August 28, 2017
In the light of the flood situation in Nepal, the Office of UN Resident Coordinator Nepal has released a report titled ‘Flooding Response Plan (August 2017-February 2018)’, wherein, it sought global attention for supporting flood victims.
Under the plan, the Office aims at offering humanitarian assistance to around 1.7 million victims hit by the recent floods across 35 districts of the country.
As part of relief measures, the Office informed that the Humanitarian Country Team (HCT) is seeking USD 41.4 million to provide immediate humanitarian assistance to support the flood victims over the coming six months, under various sectors including Health, Nutrition, Water Sanitation and Hygiene (WASH), Food Security, Protection, Shelter, Livelihood, Education and Early Recovery.
The Office, in its Initial Rapid Assessment (IRA) conducted across 28 districts, concluded that 1.7 million population was affected by the flooding in Nepal, with almost 65,000 houses destroyed, 460,000 people displaced, an estimated 19,000 people currently residing in informal displacements sites including schools and some 40 communities remaining inaccessible.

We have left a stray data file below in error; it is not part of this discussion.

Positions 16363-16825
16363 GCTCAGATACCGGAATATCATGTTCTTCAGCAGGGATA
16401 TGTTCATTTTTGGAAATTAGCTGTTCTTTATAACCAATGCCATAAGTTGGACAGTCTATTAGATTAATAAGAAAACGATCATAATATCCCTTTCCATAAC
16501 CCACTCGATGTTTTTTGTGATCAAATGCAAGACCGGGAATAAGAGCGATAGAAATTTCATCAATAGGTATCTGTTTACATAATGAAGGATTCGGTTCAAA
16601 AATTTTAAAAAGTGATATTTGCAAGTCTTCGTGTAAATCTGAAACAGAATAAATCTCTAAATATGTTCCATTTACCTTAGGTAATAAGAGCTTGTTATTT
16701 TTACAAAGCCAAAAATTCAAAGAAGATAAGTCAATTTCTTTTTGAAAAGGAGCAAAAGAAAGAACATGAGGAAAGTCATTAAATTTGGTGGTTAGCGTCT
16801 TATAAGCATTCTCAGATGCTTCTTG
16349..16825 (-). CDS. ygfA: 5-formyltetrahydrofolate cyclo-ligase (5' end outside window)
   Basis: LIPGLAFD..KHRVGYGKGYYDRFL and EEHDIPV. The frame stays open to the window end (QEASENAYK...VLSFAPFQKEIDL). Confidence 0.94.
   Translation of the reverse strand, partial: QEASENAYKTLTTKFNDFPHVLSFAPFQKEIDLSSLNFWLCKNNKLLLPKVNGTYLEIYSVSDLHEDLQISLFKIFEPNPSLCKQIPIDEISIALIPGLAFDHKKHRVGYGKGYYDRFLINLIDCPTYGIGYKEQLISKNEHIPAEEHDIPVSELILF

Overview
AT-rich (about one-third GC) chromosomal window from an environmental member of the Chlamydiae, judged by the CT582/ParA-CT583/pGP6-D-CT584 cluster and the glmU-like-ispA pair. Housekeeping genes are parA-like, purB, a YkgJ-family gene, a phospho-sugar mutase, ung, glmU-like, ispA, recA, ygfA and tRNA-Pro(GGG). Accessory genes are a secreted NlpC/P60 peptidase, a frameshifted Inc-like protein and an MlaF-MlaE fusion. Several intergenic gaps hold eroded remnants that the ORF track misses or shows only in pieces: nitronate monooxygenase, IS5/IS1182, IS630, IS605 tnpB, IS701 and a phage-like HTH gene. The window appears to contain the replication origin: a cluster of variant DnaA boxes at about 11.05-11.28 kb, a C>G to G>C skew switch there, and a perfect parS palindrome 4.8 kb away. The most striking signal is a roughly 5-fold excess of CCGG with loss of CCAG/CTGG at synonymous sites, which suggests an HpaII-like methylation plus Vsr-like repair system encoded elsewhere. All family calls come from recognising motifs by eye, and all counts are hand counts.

The recent floods have badly hit the country’s critical infrastructure, said the report, informing that around 80 schools across 28 districts (710 damaged) and 10 health posts (64 partially damaged) were destroyed. Around 64,000 hectares of standing crops have also been destroyed in the 10 worst-affected districts of the country.
According to the report, this situation will affect communities’ livelihood and compromise food security, as food stocks have also been destroyed.
In terms of public health, the report informed that nutrition needs have increased since the onset of flooding with the average rate of global acute malnutrition (GAM) now beyond critical levels.
This situation will likely deteriorate further amongst children under five and pregnant and breastfeeding women without emergency measures, it added.
According to the report, the governmental efforts including deployment of 27,000 security personnel and civil servants for measures and providing more than USD 11.3 million fund assistance could not completely suffice the humanitarian needs caused by the crisis.